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Abstract

This article focuses on how the digital age has affected the Crimean Tatar religious authorities in the emerging cyber-Islamic environment. I argue that despite government restrictions, the internet remains a safe space for public debate and for challenging Muslim authorities in Crimea. I also argue that although online media have allowed traditional Muslim authorities in Crimea to improve communication within their organization and expand their audiences, they have become a platform for challenging their hierarchies, structures, ideologies, and texts. First, the structure of the Crimean Muslim community is outlined. I then describe the Crimean cyber-Islamic environment, before using social-media analysis and interviews with Muslim leaders to analyze the situation in the Crimean Tatars’ cyber-Islamic environment, with a focus on their religious authorities.

In: Journal of Religion in Europe

Abstract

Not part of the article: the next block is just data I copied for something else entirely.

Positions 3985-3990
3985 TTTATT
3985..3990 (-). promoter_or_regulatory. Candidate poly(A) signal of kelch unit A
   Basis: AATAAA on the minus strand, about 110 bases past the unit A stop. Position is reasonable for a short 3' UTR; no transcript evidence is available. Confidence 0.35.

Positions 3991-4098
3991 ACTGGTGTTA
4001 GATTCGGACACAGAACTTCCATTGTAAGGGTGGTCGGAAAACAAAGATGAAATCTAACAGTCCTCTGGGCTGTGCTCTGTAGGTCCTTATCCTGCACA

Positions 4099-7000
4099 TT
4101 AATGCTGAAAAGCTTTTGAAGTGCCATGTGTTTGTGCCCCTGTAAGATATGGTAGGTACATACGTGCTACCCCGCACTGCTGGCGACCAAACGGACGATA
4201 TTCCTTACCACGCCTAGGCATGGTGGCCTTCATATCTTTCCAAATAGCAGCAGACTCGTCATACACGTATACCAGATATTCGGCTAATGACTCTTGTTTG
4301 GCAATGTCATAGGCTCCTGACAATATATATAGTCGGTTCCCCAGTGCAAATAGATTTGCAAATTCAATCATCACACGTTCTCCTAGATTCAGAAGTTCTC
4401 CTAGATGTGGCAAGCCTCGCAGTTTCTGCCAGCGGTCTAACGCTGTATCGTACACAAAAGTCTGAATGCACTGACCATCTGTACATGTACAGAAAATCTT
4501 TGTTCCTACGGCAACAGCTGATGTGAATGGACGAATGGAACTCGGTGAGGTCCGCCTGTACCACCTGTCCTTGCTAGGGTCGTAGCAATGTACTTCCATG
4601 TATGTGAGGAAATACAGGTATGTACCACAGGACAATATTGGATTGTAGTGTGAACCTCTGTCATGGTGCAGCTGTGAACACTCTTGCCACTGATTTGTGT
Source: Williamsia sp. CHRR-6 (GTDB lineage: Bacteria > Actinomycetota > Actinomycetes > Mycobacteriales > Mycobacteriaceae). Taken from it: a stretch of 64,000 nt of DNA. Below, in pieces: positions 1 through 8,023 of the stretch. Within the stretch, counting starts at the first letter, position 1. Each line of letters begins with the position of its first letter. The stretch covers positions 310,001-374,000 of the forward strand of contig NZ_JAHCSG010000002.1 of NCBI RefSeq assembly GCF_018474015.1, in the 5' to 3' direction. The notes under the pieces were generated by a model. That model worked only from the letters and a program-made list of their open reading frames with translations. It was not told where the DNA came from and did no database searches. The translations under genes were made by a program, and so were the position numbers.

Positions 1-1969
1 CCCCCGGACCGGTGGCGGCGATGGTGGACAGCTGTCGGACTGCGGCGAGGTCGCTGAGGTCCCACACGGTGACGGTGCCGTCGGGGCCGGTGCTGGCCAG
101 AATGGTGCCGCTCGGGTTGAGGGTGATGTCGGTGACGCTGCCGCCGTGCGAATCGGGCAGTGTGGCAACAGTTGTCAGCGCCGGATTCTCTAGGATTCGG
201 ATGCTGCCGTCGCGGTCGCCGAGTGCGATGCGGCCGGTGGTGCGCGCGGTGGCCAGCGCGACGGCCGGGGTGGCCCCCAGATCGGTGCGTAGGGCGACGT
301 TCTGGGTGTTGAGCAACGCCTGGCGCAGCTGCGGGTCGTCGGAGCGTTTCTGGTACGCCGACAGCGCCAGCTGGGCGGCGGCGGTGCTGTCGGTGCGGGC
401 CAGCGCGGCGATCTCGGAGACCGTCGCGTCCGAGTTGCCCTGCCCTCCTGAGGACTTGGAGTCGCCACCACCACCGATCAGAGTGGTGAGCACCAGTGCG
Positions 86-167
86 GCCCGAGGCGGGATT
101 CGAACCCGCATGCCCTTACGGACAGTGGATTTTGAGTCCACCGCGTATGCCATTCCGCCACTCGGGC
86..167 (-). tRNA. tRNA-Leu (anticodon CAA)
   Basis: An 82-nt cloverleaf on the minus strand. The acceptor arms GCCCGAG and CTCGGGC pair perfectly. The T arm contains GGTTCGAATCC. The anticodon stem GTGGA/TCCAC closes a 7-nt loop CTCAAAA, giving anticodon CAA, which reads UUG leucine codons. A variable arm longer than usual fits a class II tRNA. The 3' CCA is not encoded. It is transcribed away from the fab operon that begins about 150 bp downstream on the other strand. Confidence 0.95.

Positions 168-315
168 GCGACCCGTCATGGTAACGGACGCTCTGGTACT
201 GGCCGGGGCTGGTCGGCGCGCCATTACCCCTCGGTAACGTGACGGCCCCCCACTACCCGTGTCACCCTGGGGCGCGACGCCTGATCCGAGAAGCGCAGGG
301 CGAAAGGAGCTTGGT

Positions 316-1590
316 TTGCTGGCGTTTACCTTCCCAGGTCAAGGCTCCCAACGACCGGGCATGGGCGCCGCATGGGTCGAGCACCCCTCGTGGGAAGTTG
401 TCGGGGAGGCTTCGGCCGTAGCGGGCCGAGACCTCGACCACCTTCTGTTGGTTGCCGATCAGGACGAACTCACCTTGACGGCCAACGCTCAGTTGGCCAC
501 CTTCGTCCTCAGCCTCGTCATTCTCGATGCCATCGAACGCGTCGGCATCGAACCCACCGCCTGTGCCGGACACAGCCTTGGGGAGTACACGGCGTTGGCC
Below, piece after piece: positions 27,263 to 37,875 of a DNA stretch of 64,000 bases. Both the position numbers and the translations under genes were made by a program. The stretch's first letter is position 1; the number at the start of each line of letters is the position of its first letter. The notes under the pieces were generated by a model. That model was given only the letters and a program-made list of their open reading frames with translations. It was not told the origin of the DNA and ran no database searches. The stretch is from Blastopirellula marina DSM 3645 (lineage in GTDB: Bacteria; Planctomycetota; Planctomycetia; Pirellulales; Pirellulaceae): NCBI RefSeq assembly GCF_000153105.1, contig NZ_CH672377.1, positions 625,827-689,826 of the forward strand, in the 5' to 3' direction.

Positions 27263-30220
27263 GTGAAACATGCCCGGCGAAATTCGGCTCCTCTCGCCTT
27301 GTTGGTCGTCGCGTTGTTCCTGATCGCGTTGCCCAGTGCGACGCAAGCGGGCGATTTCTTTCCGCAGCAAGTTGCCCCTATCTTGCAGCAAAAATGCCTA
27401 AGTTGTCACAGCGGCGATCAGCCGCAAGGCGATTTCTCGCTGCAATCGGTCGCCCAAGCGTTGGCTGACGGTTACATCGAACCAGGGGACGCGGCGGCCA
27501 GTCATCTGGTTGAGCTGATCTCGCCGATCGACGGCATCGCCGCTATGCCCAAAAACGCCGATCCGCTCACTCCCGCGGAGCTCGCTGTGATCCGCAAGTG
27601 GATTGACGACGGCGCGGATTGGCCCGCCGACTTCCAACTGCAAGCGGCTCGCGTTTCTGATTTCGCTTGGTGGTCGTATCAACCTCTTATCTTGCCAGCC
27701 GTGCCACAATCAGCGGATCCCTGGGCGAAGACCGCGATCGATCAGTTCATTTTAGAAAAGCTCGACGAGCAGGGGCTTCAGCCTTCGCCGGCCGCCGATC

While the prominence of neuroscience and neurotechnologies has generated intensive debates about the normative analysis of the ethical-legal challenges in public opinion and academia, these debates are relatively scarce among law and religion experts. To overcome the shortfall, this contribution describes the impact of the main neuroscientific applications on the right of freedom of thought, conscience, and religion. Considering how neurosciences techniques can alter the mind, decode thoughts, and enhance cognitive functions, particularly individual thought and conscience, I suggest revising the traditional dichotomy of forum internum and forum externum of the right to freedom of thought, conscience, and religion and rethinking the protection of the forum internum, which is at risk in the Age of Neuroscience.